Earlier this month the government released a raft of documents on the future of payments regulation in Australia. These documents are:
- A Strategic Plan for Australia’s Payments System – “Strategic Plan” (available at: https://treasury.gov.au/publication/p2023-404960)
- the Payments System Modernisation (Licensing: Defining Payment Functions) – “Consultation Paper” (available at: https://treasury.gov.au/consultation/c2023-403207)
- the Reforms to the Payments Systems (Regulation) Act 1998 Consultation Paper – “PSRA Consultation” (available at: https://treasury.gov.au/consultation/c2023-403206)
In this Blog Post we take a deeper look at some of the key proposals from the Consultation Papers and what they will mean for operators in the payments ecosystem.
Payment Functions to be licenced
The Consultation Paper sets out a number of different payment functions that Treasury is considering regulating. Any entity providing one of these functions would need to hold an AFSL. Each function is likely to be a separation function.
These current list of proposed payment functions is:
- Issuance of payment accounts or facilities
- Issuance of payments stablecoins
- Issuance of payment instruments
- Payment initiation services such as recurring payment services and third-party payment initiation services
- Payment facilitation, authentication, authorisation and processing services such as merchant acquiring and card issuing
- Payment clearing and settlement services
- Money transfer services
There is further detail as to what Treasury considers these different functions to be, however the upcoming consultation process will need to clarify these functions and define any relevant exceptions.
Many of these functions have not previously been regulated, such as the provision of card acquiring services or other services involving the receipt of money.
As the proposal is to add these functions as authorisations under an AFSL, existing AFSL holders will need to apply for variation. Providers without an AFSL will need to apply. This can be up to a 9 to 12 month, but it is possible that ASIC will develop a streamlined process for managing variations and applications of this kind.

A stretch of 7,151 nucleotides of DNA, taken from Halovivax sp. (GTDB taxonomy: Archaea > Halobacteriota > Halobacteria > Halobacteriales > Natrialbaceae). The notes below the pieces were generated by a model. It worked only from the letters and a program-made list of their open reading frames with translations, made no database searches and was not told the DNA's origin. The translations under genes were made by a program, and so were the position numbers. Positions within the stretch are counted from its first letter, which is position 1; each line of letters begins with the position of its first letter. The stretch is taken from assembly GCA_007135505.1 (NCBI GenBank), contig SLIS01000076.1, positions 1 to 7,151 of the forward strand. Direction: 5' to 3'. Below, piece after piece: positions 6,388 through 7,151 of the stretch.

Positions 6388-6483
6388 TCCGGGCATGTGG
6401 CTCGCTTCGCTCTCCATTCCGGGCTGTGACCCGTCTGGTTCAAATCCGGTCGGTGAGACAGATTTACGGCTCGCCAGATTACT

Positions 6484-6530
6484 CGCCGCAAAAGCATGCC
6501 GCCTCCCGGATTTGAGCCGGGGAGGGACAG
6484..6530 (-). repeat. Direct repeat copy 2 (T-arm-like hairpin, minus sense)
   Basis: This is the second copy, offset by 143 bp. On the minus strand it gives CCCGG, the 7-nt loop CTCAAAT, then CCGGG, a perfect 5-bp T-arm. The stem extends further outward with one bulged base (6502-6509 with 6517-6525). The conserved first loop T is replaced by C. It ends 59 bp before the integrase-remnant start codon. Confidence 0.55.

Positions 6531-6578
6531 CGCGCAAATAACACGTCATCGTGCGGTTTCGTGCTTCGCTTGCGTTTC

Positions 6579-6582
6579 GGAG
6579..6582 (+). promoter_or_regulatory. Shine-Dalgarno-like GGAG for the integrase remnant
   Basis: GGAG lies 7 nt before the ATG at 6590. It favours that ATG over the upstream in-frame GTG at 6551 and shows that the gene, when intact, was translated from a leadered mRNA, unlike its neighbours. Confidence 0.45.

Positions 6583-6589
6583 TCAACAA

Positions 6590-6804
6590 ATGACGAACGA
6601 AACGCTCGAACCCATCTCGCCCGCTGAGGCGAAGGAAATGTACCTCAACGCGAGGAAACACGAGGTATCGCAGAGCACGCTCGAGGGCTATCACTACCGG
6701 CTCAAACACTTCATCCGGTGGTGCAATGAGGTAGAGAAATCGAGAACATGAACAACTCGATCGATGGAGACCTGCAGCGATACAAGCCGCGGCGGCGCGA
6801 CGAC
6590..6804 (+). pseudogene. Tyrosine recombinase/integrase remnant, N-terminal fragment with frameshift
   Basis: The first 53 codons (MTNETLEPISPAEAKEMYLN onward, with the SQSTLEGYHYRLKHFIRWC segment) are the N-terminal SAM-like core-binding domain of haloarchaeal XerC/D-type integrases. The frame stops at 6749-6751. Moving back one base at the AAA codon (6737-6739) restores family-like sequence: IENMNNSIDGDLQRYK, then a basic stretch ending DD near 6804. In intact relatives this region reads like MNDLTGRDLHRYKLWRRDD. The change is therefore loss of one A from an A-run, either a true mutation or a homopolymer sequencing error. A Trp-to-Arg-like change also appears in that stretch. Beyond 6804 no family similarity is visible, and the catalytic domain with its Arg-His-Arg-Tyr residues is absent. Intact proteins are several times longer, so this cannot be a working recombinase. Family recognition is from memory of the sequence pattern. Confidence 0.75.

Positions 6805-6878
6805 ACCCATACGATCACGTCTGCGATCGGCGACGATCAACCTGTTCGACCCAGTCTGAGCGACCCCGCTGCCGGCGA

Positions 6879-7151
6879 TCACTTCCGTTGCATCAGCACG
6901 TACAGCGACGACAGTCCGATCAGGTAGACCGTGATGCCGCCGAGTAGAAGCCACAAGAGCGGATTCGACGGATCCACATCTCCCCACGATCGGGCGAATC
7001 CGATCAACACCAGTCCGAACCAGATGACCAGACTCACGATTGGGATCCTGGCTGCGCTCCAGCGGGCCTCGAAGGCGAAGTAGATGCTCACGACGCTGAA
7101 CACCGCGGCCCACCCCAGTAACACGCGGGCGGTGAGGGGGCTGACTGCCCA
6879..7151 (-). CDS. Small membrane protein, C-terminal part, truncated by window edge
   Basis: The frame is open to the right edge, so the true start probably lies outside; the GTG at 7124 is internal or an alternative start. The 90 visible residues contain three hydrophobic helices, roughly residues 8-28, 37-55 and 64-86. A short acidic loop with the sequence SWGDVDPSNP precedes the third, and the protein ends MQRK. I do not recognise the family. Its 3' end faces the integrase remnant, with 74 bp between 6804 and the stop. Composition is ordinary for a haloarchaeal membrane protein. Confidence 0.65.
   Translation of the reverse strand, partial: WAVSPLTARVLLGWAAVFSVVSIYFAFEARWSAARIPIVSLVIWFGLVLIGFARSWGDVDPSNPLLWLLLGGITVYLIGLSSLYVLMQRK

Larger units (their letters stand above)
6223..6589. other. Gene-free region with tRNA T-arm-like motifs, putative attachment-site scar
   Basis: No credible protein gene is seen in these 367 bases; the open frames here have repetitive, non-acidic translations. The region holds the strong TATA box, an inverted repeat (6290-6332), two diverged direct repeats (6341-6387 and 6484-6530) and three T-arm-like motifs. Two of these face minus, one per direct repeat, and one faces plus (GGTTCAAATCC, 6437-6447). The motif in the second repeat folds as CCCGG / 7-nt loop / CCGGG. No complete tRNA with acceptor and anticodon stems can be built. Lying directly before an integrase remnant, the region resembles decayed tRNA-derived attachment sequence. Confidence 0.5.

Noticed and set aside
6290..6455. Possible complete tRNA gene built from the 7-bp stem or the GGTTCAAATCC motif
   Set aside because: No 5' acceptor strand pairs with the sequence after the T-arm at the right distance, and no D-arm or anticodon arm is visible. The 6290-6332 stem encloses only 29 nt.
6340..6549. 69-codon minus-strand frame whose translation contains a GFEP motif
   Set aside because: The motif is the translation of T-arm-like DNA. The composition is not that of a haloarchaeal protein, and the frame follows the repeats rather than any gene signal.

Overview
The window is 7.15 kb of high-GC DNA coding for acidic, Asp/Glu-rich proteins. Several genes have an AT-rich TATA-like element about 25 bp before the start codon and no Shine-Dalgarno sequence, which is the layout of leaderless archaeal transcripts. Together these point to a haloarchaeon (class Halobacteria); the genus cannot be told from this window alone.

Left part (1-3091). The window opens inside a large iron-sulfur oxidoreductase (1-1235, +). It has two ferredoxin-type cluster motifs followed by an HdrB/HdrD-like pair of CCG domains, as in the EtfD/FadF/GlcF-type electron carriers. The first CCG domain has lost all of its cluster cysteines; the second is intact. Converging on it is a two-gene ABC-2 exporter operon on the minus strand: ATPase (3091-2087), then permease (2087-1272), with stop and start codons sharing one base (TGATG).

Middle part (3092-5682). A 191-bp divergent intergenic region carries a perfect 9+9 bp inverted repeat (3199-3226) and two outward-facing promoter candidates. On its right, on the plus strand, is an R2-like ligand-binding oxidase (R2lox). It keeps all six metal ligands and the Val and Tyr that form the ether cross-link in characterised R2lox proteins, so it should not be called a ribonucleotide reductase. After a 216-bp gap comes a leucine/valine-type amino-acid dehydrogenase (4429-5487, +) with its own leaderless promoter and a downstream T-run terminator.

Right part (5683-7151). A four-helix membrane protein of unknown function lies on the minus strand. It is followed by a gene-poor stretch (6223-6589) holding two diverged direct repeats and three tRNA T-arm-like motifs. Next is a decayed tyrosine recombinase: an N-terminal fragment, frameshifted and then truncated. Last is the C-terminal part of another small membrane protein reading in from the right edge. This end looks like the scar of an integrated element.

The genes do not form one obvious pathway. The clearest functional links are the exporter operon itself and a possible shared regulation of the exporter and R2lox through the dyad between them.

The consultation paper also flags that it may be appropriate to switch off some of the typical AFSL requirements for some payment functions. This will be a matter for further consultation.
Regulating stored value facilities
From the above list, issuing “stored value facilities” will replace the current concept of “non-cash payment facilities”. This will capture a range of products including prepaid cards and digital wallets. It is likely that these facilities will be regulated as financial products, while other payments functions will be regulated as services.
This means stored value facility issuers will need to prepare PDSs, comply with client money provisions and maintain minimum capital requirements.
The Consultation Paper also divides SVFs into “Major SVFs” and “Standard SVFs”.
Major SVFs are facilities that store more than $50 million in customer funds in total, offer individual customers the ability to store more than $1,000 for more than 31 days and allow their customers to redeem their funds on demand in Australian currency. The intention is for these SVFs to be dual-regulated by ASIC and APRA. The APRA overlay is likely to require some form of APRA licence and additional regulatory capital requirements.
Any SVFs which are not Major SVFs would be Standard SVFs and would continue to be solely regulated by ASIC.
Feedback in respect of the Consultation Paper is open until 19 July 2023 via email@example.com.
Treasury is also consulting on other strategic changes to the payments landscape, including in relation to use of cheques, the BECS payment systems and a range of other issues.
Legislation is not expected to be introduced until next year, with a transition period after that likely for some of the more major reforms.